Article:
Starting at the end of January, all three of us were felled (first baby, then mommy, and finally daddy) by the flu–brought to us courtesy of our adorable daughter–despite the fact that all three of us got flu shots this year. We limped along together with this virulent interloper and Babywoods was a wonderful sport. The amazing thing about babies is that they don’t know they’re sick and so there’s no acting or dramatic over-rendering of their symptoms. They genuinely do not understand why they feel bad and they just want to feel good. It’s tragic. There was lots of cuddling and watching Sesame Street together. Normally, we don’t allow Babywoods any screen time whatsoever, but when sick? Elmo to the rescue.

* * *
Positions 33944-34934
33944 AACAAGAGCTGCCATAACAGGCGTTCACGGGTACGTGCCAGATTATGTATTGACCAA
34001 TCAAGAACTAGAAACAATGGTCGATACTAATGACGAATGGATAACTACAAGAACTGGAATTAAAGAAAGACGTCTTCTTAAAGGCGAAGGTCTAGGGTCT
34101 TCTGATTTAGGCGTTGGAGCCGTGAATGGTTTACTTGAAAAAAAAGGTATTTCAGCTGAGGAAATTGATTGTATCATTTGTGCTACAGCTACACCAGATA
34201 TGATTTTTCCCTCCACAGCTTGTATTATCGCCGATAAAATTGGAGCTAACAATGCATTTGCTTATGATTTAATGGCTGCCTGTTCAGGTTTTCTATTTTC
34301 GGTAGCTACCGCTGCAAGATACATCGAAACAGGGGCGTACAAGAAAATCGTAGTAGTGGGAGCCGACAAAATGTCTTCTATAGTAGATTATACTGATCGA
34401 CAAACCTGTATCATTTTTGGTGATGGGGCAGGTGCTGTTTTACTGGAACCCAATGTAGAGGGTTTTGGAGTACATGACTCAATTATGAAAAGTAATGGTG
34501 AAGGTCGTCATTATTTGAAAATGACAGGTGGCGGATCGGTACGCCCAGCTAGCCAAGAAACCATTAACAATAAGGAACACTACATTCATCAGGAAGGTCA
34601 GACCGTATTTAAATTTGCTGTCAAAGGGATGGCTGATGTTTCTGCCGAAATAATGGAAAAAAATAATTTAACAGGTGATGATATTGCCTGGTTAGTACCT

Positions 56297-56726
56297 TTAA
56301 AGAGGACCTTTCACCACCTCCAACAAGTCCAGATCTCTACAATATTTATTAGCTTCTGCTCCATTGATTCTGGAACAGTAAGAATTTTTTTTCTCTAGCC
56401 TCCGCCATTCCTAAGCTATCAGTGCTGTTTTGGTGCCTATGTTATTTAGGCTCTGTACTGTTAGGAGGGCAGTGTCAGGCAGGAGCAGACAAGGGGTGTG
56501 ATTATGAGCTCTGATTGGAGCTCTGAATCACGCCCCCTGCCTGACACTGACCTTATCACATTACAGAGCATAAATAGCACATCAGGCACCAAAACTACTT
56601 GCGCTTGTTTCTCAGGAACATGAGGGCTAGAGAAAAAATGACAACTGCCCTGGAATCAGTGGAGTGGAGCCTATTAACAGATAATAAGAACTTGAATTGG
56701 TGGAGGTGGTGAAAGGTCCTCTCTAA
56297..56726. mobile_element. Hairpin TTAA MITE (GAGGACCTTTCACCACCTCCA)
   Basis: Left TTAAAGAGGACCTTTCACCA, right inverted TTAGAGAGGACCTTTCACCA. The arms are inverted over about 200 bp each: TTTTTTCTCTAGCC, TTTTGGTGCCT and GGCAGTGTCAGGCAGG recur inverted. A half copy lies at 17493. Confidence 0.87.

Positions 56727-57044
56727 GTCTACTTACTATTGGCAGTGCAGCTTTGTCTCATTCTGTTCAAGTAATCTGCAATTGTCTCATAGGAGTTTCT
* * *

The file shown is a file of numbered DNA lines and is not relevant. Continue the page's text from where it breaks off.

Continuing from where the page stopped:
This past week, we were finally turning the corner (I was no longer waking up in the middle of night with coughing fits) when what should befall us? Croup, or a nefarious accomplice. Poor Babywoods spiked a high fever and cough, cough, coughed her way through this week. The hardest part about these illnesses is that they make us into reluctant recluses. We had to cancel play dates, skip church, miss out on parties, and bail on our library playgroup. A small price to pay to avoid infecting the rest of the town! I did keep up our daily hiking ritual as much as possible, though we missed a fair number of days. The fresh air is a balm to my mental and physical health and Babywoods always calms down and relaxes in her sled the minute we hit the trail. A few times we simply walked around the yard, which still gave us the break from indoors that we craved. Plus, for added excitement, we went to see the pediatrician several times!